Along with the two Safari LTD. miniatures – which measure 7/8’s of an inch tall – there are brown and green bath towels as the foreground, plastic Christmas flowers that didn’t get stored away yet as the canopy, and a few slate drink coasters are the middle ground. A small acrylic painting of the Sedona, Arizona landscape I did twenty years ago is the distant background and some twigs from my front yard complete the effect. A frosted glass candle holder and a clear plastic bag were used to modify the output of a battery powered 126 LED light source.

Shot on a Nikon D300 with 50mm lens and +2 close-up adapter. I think the super-shallow depth of field produced by the adapter helps convey the look of an other worldly jungle. Aside from a slight crop the image is posted as shot, there’s no Photoshop post production.

Calling All Scream Queens…
Along with other “Kong-o-philes”, I’ll be celebrating the king’s birthday at NYC’s Film Forum screening this Sunday, March 3, 2013 at 11AM. The event includes a Fay Wray “scream-a-like” contest which should be a highlight.

What’s Up Doc…
Also see my recent post about Altus Press’s soon to be released pulpy pairing of Doc Savage and King Kong on Skull Island.

How the Gretsch Stole Brooklyn: Street Sounds Hosts 2012 Music Event

Fountains of Wayne Headline Gretsch Guitar Day at Brooklyn's Street Sounds

Stole Brooklyn? Well stole our hearts certainly. Die hard BKLYN flag wavers like myself always appreciate and support home town heroes who return to their roots. The Gretsch Musical Instrument Company has made a point of celebrating the place of its origins (in 1883) by making Brooklyn’s Street Sounds an annual stop on their road show events. The “Fred and Joe Show” features company owner Fred W. Gretsch and Guitar Product Specialist Joe Carducci along with a troupe of Grestchites who offer up an afternoon of musical treats, giveaways, and signings. I thought the 2011 extravaganza (see it here) could not be topped but I was happily proven wrong on Saturday June 2, 2012 when proprietor Rocky Schiano and his family welcomed the Gretsch family – and the music community at large – to his Bay Ridge music outlet. Schiano has built his business into one of the leading Gretsch instrument depots on the planet.

Miles of Styles…
Last year the focus was on the reverently researched and replicated George Harrison DuoJet model. This year the show highlighted the breadth of styles played by Gretsch musicians. A full stage was erected in the midst of Street Sounds’ well stocked shelves and the show was broadcast live worldwide via the internet. In addition to the musical acts Ms. Kim Falcon, Gretsch’s very own pin-up gal, helped choose the winners of two beautiful guitars and signed copies of her newest poster.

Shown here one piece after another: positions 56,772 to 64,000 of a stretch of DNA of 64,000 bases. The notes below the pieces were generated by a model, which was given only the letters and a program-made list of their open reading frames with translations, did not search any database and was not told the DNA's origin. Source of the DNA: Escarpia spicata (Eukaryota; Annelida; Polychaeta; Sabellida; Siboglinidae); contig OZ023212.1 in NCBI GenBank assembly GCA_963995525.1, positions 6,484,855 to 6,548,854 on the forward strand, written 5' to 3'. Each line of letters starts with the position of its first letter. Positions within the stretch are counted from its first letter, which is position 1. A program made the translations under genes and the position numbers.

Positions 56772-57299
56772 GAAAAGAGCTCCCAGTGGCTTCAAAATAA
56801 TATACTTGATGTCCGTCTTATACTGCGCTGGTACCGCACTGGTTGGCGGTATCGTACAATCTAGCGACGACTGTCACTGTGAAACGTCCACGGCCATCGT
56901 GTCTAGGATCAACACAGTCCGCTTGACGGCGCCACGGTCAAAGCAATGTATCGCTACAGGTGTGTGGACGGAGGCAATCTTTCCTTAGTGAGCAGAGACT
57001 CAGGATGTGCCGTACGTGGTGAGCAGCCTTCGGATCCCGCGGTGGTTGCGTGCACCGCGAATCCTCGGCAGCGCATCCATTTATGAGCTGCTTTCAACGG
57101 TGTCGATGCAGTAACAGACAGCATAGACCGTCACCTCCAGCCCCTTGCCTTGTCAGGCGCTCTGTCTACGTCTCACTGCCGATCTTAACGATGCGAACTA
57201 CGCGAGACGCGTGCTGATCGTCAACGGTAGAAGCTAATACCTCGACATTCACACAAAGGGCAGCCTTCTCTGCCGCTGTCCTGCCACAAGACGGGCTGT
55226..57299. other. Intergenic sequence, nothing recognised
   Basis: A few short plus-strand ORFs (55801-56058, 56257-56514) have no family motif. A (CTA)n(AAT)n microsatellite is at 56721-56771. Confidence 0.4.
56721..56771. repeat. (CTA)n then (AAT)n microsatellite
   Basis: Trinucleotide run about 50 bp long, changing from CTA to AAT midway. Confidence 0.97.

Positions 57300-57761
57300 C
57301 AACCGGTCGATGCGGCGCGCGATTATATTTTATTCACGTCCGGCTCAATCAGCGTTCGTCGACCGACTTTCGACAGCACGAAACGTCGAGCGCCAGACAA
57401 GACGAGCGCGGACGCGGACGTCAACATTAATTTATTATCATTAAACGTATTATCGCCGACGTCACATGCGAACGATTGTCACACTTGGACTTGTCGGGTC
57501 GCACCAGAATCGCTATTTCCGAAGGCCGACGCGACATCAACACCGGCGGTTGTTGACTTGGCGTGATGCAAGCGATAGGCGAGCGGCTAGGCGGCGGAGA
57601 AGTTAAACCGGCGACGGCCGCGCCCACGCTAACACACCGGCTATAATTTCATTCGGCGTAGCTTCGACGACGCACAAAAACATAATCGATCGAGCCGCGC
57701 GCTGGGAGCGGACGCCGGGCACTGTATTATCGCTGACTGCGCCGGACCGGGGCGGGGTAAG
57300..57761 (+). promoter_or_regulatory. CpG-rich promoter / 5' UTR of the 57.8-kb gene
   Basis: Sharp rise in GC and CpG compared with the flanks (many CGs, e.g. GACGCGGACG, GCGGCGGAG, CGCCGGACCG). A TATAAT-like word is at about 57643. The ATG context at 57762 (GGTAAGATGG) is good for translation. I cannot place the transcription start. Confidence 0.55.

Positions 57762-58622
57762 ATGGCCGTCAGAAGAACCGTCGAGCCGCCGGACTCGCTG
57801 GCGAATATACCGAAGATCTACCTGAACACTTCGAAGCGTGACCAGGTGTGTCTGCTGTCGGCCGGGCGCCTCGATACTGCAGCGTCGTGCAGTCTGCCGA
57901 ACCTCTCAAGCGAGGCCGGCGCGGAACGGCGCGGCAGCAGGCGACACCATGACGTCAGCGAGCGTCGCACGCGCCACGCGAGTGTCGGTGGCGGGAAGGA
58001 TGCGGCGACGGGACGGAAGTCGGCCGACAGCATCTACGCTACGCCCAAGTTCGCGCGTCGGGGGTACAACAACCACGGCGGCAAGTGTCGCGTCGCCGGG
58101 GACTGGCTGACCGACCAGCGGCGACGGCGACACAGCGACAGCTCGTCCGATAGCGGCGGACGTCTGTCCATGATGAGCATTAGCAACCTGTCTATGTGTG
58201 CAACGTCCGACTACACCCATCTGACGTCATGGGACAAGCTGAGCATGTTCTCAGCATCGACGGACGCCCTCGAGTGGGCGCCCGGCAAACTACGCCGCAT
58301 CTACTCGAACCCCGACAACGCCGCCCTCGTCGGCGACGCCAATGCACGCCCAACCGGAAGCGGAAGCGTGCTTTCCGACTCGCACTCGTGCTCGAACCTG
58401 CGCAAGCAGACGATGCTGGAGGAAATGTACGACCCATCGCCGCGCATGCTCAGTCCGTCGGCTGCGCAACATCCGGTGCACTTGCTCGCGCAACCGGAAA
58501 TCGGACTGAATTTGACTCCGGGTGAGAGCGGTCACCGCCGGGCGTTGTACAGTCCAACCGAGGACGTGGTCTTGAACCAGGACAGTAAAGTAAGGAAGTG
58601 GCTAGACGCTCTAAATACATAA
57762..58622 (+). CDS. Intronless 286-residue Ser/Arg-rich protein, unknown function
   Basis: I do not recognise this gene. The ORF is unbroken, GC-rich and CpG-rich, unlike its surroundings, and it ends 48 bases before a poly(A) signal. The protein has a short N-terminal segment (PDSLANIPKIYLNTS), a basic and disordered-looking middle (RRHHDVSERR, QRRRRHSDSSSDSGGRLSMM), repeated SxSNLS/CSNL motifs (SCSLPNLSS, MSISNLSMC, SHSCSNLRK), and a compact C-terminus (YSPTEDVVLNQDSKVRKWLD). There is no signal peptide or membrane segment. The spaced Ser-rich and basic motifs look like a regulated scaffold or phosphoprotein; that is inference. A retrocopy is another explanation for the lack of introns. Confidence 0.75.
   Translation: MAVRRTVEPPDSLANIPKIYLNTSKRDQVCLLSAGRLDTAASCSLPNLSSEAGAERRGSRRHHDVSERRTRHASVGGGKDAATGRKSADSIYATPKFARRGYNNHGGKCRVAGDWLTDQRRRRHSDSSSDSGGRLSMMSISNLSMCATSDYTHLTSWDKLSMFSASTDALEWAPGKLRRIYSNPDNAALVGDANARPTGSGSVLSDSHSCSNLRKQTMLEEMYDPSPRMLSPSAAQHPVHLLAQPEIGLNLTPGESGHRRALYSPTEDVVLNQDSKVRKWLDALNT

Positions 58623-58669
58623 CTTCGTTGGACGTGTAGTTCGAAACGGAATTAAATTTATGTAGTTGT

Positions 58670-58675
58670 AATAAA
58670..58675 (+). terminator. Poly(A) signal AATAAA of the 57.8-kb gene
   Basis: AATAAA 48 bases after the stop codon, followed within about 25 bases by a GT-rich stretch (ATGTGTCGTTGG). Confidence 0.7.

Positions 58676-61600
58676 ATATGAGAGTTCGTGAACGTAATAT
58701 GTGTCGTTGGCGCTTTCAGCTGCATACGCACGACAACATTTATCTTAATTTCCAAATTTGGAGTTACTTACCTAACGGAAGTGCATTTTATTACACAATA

Like a revival meeting preaching the soul of Rock n Roll, Fred and Joe introduced talented players from Austin, Nashville, Canada, another “outer-borough”, and just around the corner (literally.) The audience got a dose of fiery rockabilly from The Octanes, dazzling fingerpicking from Paul Pigat with his band Cousin Harley and some sparkling country harmonies from sisters Nik and Sam. The next generation of Gretsch players was represented by local gang The Foxy Studs who opened the afternoon with the iconic licks of The Beatles’ “Daytripper.” Performances were framed by fun 1950’s news clips decrying the awful effect of “the beat, the beat, the beat” on the youth of America. Oops, too late.

Headliners (and personal favorites) Fountains of Wayne powered up the proceedings with their signature style of bright pop melodies and witty word play. I’d call ‘em The Kinks of Queens. I was happy to hear them do “Red Dragon Tattoo” from the super Utopia Parkway album. Can’t get better than a tune that references the N Train, Coney Island, Basil Hayden Bourbon, Easy Rider, .38 Special and William Blake’s titular iconic engraving. It is that Red Dragon, right – or am I projecting? The compact set included crowd pleaser “Stacy’s Mom”, FOW’s 2003 radio hit, which had everyone singing along to its undeniable chorus. They clearly had fun extending their final tune “Radiation Vibe” with a medley of bits and pieces of everything from Frampton to Foreigner.

OK-Go Member Damian Kulash Personalized His Photos for Fans


OK-Go’s Damien Kulash signed autographs and chatted with fans while his band’s always unique videos played on the big screen. OK-Go used 300 Gretsch Electromatic CVT III guitars in the making of their wacked-out promo for “Needing/Getting.” Many of those actual instruments, battered but collectible and authenticated, are available via Street Sounds while they last. Check out the video and the story behind it here.

Have It Your Way…
Master Luthier Stephen Stern gave attendees a technical tour of the company’s wares. He detailed aspects of fit, finish and hardware and pointed out how the Gretsch Custom Shop can make the instrument of your dreams. In turn Stern got an up close and personal look at some vintage models brought out by local collectors.

Joe Carducci, Vincent Ottaviano and Fred W. Gretsch with Harrison DuoJet

Full Circle…
A very special surprise this year was a visit from Mr. Vincent Ottaviano. “Vinnie” was a driver for the Gretsch company in the heyday of its borough tenure and spent part of the afternoon reminiscing with Mr. Gretsch. He delivered Gretsch products; guitars, accordians and drum kits from the Williamsburg factory to music stores and distributors. In 1957 on one such trip to the legendary Manny’s music store on 48th street in Manhattan Vinnie delivered Gretsch Duojet Serial Number 21179. Sold to a merchant seaman, the guitar eventually found its way to Liverpool England and into the hands of teenage rocker George Harrison. You know the rest. It’s the kind of “butterfly effect” story that makes you realize how a simple everyday task can go on to change the world. You can read all the details here.